Subramaniam’s text adds to the drama of this short tale. This is writing with lushness and body, using words that will stretch young children in just the right way. Words like raucous, wafting, twilight and temptress fill the story and enrich it. They cleverly play up the darkness, the wildness and the tricks that are being played.
Fox’s illustrations are just as rich and dark. Each illustration is a painting that stands on its own in composition and beauty. Fox uses spatters to add texture to his deep color palette that evokes the encroaching twilight and evening. On some pages the colors of the sunset enter, adding more drama.
A reinvention of an old tale, this is an incredible new telling. Appropriate for ages 4-7.
Reviewed from library copy.
Goose the Bear by Katja Gehrmann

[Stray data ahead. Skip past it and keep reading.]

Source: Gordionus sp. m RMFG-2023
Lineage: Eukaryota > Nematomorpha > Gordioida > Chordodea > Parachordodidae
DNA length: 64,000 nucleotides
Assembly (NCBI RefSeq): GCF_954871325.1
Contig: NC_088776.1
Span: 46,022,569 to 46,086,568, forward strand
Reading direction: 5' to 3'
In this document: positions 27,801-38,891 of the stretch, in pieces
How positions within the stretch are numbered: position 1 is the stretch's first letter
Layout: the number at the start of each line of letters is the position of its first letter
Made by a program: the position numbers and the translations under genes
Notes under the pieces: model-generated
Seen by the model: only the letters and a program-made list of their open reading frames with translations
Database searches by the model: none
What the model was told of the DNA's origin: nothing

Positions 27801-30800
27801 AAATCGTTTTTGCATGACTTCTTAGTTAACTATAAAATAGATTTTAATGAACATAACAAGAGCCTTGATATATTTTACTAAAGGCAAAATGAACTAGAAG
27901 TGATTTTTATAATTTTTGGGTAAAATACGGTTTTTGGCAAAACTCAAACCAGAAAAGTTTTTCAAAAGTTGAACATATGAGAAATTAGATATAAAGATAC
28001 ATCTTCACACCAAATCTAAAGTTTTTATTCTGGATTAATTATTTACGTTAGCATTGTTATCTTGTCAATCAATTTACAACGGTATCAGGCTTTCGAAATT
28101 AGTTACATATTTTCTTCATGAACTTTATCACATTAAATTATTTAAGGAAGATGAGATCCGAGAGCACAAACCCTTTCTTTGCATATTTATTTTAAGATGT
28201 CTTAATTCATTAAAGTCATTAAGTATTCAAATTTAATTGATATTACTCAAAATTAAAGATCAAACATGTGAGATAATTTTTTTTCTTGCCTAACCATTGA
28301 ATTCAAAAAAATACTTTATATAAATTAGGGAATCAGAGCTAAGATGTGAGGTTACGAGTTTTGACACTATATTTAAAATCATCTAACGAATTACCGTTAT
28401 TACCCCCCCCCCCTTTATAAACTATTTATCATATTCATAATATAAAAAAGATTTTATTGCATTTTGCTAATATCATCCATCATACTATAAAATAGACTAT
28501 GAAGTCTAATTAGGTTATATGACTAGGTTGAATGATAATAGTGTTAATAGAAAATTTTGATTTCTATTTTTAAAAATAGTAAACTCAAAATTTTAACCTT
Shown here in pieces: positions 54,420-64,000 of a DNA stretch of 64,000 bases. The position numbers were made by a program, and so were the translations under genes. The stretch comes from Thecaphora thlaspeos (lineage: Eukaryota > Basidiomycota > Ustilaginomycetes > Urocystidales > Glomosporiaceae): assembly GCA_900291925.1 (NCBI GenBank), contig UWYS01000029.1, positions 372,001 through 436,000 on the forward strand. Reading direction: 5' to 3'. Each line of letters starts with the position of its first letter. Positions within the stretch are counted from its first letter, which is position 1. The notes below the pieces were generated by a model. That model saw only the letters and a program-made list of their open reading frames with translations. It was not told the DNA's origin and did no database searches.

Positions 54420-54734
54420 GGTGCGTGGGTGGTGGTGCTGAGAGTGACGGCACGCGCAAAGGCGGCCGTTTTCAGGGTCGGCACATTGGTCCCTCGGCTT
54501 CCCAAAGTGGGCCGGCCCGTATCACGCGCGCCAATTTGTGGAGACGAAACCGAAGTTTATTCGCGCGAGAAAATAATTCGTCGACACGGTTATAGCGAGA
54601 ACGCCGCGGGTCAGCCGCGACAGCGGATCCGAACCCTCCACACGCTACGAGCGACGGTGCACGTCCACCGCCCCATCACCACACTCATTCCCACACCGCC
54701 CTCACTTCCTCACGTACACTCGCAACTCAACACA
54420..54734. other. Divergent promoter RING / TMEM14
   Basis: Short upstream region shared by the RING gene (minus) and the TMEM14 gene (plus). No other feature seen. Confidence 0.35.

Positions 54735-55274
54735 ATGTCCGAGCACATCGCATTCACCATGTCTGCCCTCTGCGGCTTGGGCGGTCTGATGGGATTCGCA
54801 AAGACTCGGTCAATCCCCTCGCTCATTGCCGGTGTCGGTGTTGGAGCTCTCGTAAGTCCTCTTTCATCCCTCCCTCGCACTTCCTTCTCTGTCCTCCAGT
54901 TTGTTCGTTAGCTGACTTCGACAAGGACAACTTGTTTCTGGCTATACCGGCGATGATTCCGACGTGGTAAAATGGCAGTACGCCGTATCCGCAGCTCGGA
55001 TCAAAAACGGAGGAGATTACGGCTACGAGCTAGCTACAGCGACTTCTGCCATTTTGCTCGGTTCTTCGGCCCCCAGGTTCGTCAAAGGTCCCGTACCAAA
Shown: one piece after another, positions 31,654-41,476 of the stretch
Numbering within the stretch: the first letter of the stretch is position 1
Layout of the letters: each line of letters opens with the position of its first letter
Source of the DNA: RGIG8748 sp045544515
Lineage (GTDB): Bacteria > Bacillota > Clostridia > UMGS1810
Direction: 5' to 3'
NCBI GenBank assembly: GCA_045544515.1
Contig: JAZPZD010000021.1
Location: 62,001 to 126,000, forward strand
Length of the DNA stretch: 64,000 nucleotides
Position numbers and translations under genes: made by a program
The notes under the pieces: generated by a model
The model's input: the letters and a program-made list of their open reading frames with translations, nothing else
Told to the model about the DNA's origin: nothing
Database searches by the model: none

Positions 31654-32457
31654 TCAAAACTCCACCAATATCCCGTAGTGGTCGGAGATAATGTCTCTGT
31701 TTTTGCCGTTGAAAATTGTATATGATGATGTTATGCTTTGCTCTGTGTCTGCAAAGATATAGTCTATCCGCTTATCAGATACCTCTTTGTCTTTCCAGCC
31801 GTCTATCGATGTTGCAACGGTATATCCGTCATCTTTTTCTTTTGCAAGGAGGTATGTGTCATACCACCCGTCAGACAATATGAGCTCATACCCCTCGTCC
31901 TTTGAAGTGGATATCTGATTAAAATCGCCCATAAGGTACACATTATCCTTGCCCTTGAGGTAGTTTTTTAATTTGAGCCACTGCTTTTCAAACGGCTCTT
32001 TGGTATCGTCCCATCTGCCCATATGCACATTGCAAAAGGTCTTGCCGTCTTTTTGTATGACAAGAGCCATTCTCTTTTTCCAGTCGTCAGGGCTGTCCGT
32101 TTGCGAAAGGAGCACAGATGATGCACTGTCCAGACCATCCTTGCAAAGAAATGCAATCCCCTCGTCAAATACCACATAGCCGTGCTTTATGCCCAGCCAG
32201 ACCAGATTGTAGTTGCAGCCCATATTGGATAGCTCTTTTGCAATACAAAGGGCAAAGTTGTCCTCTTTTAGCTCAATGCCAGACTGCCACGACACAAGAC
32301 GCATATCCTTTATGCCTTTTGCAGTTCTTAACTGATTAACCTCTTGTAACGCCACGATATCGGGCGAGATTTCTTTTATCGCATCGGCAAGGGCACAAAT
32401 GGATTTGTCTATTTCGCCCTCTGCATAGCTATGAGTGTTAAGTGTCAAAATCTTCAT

In a Canadian forest, Fox stole an almost-hatched goose egg, planning to eat roast goose very soon. But he is so proud of himself that he forgets to watch where he’s going and runs right into Bear. Bear picked up the egg from the ground after Fox ran off and wondered what it is. Then the gosling hatched and called him “Mama!” Bear tried to explain that they were not the same type of animal, but the gosling did not understand. So Bear decided to show the little goose just how different they were. Bear demonstrated how well bears climb trees, but the gosling could reach the top too. Bear showed how fast bears can run, but the little goose ran just as quickly. Finally, Bear jumped in the river and the little goose followed him in. Then Bear got very worried. Would the little creature survive the fall into the water?